Correlation Coefficient Formula
In statistics, correlation is a way of establishing the relationship/association between two variables. In other words, the correlation coefficient formula helps in calculating the correlation coefficient which measures the dependency of one variable on the other variable. Correlation is measured numerically using the correlation coefficient. The correlation coefficient lies between 1 and 1. A negative correlation coefficient indicates that the relationship between two variables is inverse. A positive correlation coefficient indicates that the value of one variable depends on the other variable directly. A zerocorrelation coefficient indicates that there is no correlation between both variables. There are many types of correlation coefficients, among them, the Pearson Correlation Coefficient (PCC) is the most common one. Let us explore how to calculate the correlation coefficient formula for a given population or sample below.
What Is the Correlation Coefficient Formula?
Pearson Correlation Coefficient Formula:
1. Sample Correlation Coefficient
The formula for pearson correlation coefficient for population of size N (written as ρ_{X, Y}) is given as:
\( \rho_{X, Y} = \dfrac{\text{cov}(X, Y)}{\sigma_X \sigma_Y} = \dfrac{\sum^{N}_{i=1}(X_i  \bar{X})(Y_i  \bar{Y})}{\sqrt{\sum^{N}_{i=1} (X_i  \bar{X})^2} \sqrt{\sum^{N}_{i=1} (Y_i  \bar{Y})^2}} \)
where cov is the covariance and \( \left (\text{cov}(X,Y) = \dfrac{\sum^{N}_{i=1}(X_i  \bar{X})(Y_i \bar{Y})}{N}\right) \), σ_{X} is standard deviation of X and σ_{Y} is standard deviation of Y.
Given X and Y are two random variables.
2. Population Correlation Coefficient
The formula for pearson correlation coefficient for sample of size n (written as r_{xy}) is given as:
\( r_{x,y} = \dfrac{\sum^{n}_{i=1}(x_i  \bar{x})(y_i  \bar{y})}{\sqrt{\sum^{n}_{i=1}(x_i  \bar{x})^2} \sqrt{ \sum^{n}_{i=1}(y_i  \bar{y})^2 }} \)
where n is the sample size, x_{i} & y_{i} are the i^{th} sample points and x̄ & ȳ are the sample means for the random variables X and Y respectively.
Given X and Y are two random variables.
3. Linear Correlation Coefficient
It uses pearson's correlation coefficient to determine the linear relationship between two variables. It's value lies between 1 and 1. It is given as:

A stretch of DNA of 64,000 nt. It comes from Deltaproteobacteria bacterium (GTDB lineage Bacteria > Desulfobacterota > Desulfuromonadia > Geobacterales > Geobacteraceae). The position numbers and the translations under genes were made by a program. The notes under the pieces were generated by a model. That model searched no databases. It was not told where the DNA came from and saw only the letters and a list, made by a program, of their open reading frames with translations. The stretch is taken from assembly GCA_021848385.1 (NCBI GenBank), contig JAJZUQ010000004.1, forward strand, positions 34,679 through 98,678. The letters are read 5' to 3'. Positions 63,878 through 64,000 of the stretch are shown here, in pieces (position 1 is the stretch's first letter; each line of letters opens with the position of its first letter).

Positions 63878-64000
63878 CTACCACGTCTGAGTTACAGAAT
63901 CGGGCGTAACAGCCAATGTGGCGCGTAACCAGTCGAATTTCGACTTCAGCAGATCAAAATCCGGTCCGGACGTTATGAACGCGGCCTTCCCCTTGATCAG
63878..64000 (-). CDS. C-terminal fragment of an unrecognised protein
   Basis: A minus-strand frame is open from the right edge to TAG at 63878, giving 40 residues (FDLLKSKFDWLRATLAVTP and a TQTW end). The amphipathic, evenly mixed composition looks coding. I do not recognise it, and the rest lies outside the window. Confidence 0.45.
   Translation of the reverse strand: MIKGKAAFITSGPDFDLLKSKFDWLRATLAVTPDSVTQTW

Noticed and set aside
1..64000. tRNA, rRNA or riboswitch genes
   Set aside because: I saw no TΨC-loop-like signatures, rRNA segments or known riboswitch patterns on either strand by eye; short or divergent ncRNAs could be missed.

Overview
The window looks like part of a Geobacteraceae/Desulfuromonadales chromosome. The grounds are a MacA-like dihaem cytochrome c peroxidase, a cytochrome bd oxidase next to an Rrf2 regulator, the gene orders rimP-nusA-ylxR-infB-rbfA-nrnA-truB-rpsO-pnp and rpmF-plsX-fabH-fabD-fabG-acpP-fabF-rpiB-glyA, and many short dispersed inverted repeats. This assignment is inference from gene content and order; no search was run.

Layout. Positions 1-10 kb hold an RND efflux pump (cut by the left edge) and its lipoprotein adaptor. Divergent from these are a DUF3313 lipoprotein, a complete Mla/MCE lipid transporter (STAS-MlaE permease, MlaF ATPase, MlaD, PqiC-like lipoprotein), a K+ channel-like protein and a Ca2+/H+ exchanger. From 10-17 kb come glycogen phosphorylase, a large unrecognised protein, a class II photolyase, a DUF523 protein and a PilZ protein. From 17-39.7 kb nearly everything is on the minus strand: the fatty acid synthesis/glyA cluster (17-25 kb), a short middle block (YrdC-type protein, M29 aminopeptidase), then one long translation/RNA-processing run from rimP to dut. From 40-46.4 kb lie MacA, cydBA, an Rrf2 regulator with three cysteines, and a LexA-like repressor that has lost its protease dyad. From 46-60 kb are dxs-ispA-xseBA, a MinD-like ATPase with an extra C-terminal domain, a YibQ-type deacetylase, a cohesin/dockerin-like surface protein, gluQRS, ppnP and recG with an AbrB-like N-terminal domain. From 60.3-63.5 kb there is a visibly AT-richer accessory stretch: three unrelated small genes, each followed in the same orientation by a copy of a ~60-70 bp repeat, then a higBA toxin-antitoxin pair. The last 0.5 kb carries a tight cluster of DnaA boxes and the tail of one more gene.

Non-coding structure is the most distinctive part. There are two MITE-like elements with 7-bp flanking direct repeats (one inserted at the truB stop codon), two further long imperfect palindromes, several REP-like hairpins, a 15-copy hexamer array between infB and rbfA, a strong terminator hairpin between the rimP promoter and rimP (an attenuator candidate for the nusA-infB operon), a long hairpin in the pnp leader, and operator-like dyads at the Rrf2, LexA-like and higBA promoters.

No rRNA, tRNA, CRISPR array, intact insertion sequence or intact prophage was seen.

\(r = \dfrac{ n(\Sigma xy)  (\Sigma x)(\Sigma y) }{\sqrt{[n \Sigma x^2  (\Sigma x)^2][n\Sigma y^2  (\Sigma y)^2]}}\)
where n is the sample size, x_{i} & y_{i} are the i^{th} sample points and x̄ & ȳ are the sample means for the random variables x and y respectively.
The sign of r indicates the strength of the linear relationship between the variables.
 If r is near 1, then the two variables have a strong linear relationship.
 If r is near 0, then the two variables have no linear relation.
 If r is near 1, then the two variables have a weak (negative) linear relationship.
Let us see the applications of the correlation coefficient formula in the following section.

Example 1. Given the following population data. Find the Pearson correlation coefficient between x and y for this data. (Take \(\frac{1}{\sqrt{7}}\) as 0.378)
x 600 800 1000 y 1200 1000 2000 Solution:
To simplify the calculation, we divide both x and y by 100.
x/100 y/100 \(x_i  \bar{x}\) \(y_i  \bar{y}\) \((x_i  \bar{x})^2\) \((y_i  \bar{y})^2\) \((x_i  \bar{x})(y_i  \bar{y})\) 6 12 2 2 4 4 4 8 10 0 4 0 16 0 10 20 2 6 4 36 12 \(\bar{x} = 8\) \(\bar{y} = 14\) \(\Sigma (x_i  \bar{x})^2 = 8\) \(\Sigma (y_i  \bar{y})^2 = 56\) \(\Sigma(x_i\bar{x})(y_i  \bar{y}) = 16\) Using the correlation coefficient formula,
Pearson correlation coefficient for population = \(\dfrac{\Sigma (x_i  \bar{x})(y_i  \bar{y})}{\sqrt{\Sigma (x_i  \bar{x})^2 \Sigma (y_i  \bar{y})^2 }}\) = \(\dfrac{16}{\sqrt{8}\sqrt{56}}\) = \(\dfrac{2}{\sqrt{7}}\) = 0.756
Answer: Pearson correlation coefficient = 0.756

Example 2.
A survey was conducted in your city. Given is the following sample data containing a person's age and their corresponding income. Find out whether the increase in age has an effect on income using the correlation coefficient formula. (Use \(\frac{1}{\sqrt{181}}\) as 0.074 and \(\frac{1}{\sqrt{209}}\) as 0.07)
Age 25 30 36 43 Income 30000 44000 52000 70000 Solution:
To simplify the calculation, we divide y by 1000.
Age (x_{i}) Income/1000 (y_{i}/1000) \(x_i  \bar{x}\) \(y_i  \bar{y}\) \((x_i  \bar{x})^2\) \((y_i  \bar{y})^2\) \((x_i  \bar{x})(y_i  \bar{y})\) 25 30 8.5 19 72.25 361 161.5 30 44 3.5 5 12.25 25 17.5 36 52 2.5 3 6.25 9 7.5 43 70 9.5 21 90.25 441 199.5 \(\bar{x} = 33.5\) \(\bar{y} = 49\) \(\Sigma (x_i  \bar{x})^2 = 181\) \(\Sigma (y_i  \bar{y})^2 = 836\) \(\Sigma(x_i\bar{x})(y_i  \bar{y}) = 386\) Pearson correlation coefficient for sample = \(\dfrac{\Sigma (x_i  \bar{x})(y_i  \bar{y})}{\sqrt{\Sigma (x_i  \bar{x})^2 \Sigma (y_i  \bar{y})^2 }}\) = \(\dfrac{386}{\sqrt{181}\sqrt{836}}\) = \(\dfrac{193}{\sqrt{181}\sqrt{209}}\) = 0.99
Answer: Yes, with the increase in age a person's income increases as well, since the Pearson correlation coefficient between age and income is very close to 1.